Low-sodium diet tips

Here are edited excerpts from a recent online chat.

Recipes whose names are capitalized can be found in our Recipe Finder at washingtonpost.com/recipes.

Q. I'm on a low-sodium diet. Pasta recipes almost invariably say to add salt to the water in which you boil your pasta. Even if the water is eventually drained and not consumed, the salt that's added to it must raise the sodium content of the final dish, right? So boiling the pasta without adding salt is better for me, correct?

A. According to an analysis by Cook's Illustrated, the pasta does absorb salt during the cooking process. The magazine prefers the following ratio when cooking pasta: one tablespoon of table salt to four quarts of cooking water per pound of pasta.

One tablespoon of salt, of course, is more sodium than anyone needs on a daily basis. Even chefs, who love the stuff. It's nearly 7,000 milligrams of sodium.

But when cooked in this salty water, the pasta absorbs only a fraction of the sodium, approximately 1/4 teaspoon per pound of pasta. That equates to 575 milligrams of sodium per pound.

I assume you don't eat a full pound of spaghetti per meal, so you can divide that 575 milligrams by the amount of pasta you do eat. If you wolf down a quarter-pound of pasta, you'd be getting about 144 milligrams of salt per serving.

Or you could not salt the pasta water. But the pasta won't taste as good!

- Tim Carman

Q. My husband took me out for lunch. We had a fabulous salad of greens, asparagus, haricots verts, radishes, fennel and raw chickpeas. Where would one find raw chickpeas?

A. Fresh green chickpeas are available in season and frozen at some Mediterranean markets and sometimes at places like Mom's Organic Market.

Before you head out, call around. (I see they are sold at Costco in Canada! Not helpful, but interesting, eh?)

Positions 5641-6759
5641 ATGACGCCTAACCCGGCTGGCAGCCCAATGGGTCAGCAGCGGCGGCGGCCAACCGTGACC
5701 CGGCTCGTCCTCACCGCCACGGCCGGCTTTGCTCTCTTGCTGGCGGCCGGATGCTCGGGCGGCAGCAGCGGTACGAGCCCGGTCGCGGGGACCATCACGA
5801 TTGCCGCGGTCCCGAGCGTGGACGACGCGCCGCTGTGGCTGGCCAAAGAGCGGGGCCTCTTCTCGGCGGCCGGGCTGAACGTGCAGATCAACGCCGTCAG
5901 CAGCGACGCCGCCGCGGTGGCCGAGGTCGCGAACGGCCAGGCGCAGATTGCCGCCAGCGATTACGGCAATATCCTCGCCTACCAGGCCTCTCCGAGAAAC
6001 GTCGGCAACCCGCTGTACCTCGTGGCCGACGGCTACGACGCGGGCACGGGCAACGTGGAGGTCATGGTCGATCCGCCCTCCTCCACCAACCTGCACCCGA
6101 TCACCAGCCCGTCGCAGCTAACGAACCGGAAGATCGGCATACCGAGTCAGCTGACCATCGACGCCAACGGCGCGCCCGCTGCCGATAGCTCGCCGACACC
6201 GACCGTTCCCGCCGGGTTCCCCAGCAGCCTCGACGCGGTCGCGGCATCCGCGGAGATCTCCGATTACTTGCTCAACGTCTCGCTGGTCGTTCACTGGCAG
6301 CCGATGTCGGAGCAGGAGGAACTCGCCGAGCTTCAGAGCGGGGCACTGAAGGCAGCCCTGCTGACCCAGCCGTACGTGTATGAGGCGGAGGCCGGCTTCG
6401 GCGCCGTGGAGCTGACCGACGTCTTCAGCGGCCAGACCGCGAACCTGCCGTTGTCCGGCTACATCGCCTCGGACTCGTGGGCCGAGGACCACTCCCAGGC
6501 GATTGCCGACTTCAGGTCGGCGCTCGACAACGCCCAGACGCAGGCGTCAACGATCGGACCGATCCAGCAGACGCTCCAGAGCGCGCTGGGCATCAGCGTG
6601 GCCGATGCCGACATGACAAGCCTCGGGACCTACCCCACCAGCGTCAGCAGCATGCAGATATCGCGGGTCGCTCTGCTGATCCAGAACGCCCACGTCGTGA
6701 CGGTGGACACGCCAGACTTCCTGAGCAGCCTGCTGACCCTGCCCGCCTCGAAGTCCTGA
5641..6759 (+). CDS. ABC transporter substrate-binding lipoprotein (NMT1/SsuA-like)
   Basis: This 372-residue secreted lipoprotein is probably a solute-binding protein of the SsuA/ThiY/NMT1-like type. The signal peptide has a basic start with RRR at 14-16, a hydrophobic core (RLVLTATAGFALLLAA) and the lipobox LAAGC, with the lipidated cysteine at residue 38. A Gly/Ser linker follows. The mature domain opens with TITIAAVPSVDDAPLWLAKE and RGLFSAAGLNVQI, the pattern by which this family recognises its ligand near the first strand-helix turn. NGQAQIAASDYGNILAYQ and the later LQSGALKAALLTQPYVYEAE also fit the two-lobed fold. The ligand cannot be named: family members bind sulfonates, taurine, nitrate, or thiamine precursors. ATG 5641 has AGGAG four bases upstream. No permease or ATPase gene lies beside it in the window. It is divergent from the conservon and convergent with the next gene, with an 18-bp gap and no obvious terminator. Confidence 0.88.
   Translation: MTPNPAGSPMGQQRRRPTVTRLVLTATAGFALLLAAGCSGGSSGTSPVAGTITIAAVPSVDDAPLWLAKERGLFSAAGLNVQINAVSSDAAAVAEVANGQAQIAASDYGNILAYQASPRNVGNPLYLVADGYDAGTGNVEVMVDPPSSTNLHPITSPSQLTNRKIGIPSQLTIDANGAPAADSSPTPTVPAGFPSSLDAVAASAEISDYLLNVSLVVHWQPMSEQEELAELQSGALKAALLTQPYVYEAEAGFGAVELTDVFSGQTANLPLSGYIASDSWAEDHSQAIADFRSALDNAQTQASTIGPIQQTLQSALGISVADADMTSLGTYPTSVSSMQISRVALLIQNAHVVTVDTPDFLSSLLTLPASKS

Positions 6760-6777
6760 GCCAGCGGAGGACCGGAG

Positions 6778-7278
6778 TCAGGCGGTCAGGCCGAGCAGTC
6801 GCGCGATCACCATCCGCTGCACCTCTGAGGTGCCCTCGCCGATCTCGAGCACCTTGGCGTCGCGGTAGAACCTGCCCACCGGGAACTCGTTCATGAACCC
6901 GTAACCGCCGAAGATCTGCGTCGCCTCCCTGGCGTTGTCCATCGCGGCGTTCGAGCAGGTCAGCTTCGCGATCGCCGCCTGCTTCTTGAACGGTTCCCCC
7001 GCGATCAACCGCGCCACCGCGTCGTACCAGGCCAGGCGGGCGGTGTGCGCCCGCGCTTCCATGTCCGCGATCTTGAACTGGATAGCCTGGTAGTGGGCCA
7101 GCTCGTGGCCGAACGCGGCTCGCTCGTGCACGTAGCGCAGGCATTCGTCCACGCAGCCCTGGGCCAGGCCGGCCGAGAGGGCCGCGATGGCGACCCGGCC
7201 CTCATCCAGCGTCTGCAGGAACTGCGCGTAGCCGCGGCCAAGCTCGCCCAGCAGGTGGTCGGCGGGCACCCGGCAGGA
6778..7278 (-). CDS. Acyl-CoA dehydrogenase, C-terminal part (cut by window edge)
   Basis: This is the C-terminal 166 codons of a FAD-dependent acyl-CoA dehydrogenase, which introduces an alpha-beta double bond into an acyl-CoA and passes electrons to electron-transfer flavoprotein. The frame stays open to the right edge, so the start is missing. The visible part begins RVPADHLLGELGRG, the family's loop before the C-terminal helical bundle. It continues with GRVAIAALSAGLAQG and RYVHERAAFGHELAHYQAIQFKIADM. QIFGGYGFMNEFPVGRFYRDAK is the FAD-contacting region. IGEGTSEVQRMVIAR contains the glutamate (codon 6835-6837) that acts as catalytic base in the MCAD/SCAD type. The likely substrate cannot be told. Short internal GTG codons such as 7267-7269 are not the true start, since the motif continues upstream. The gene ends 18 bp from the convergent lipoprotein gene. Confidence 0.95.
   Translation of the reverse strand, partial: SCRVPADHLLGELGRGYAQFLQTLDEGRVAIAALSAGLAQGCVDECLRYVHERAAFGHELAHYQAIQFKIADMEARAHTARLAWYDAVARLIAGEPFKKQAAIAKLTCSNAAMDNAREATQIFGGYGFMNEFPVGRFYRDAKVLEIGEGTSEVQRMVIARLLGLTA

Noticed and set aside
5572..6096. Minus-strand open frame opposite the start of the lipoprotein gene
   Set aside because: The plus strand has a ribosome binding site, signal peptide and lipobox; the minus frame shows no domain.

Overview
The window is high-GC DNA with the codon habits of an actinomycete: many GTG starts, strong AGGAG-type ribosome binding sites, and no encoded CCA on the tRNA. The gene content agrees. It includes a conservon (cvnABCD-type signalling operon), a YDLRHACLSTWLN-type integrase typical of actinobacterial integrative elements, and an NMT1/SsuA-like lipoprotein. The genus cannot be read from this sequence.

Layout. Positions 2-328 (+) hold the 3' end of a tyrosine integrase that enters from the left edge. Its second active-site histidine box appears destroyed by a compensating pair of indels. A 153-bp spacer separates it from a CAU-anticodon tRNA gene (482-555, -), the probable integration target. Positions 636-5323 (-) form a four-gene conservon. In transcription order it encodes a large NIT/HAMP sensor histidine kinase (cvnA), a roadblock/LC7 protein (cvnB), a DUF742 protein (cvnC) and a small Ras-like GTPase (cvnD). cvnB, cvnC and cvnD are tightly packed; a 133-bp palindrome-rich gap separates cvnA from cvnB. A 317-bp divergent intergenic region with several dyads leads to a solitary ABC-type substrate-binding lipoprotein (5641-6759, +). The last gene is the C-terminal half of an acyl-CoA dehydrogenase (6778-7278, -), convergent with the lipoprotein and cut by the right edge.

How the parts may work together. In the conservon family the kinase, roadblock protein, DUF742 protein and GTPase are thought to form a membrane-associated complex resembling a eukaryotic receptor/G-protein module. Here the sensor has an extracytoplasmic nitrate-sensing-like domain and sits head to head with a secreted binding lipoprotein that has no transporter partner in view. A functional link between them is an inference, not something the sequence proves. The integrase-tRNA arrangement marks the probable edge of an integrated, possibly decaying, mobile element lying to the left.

- Bonnie S. Benwick

Q. My fiance's birthday is coming up, and as a non-cook, he asked only for me to cook him a meal. Do you have any meal ideas for a guy who loves steak and pork and potatoes and other good side dishes? Also, any tips for a non-cook on cooking steak?

And one last request: a delicious, moist, homemade double-layer chocolate cake with chocolate frosting? There was a cake I made back in the day for my brother, but it was from a magazine, and I cannot find the recipe clipping anywhere.

A. How about steak rolled up and looking all fancy? The meat cooks relatively quickly in those recipes, which to me makes them less intimidating.

If you don't have one, invest in an instant-read meat thermometer; it'll let you know exactly when the meat is done, so you don't have to worry about over- (or under-) cooking those steaks.

And now, some main course suggestions for your dinner: Skirt Steak Pinwheels; Stuffed Flat Iron Pinwheels; Rolled Beef and Asparagus. For sides: Green Beans, Roasted Pepper and Potato Salad; Braised Potatoes With Bay Leaves and Garlic. And for the cake: Duke's Chocolate Cake.

-Kara Elder

Q. I just bought chia seeds for the first time and was wondering whether you have any favorite recipes for them. Would love some creative ideas.

A. How about Saffron Chia Pudding With Mango and Cashews?

- Becky Krystal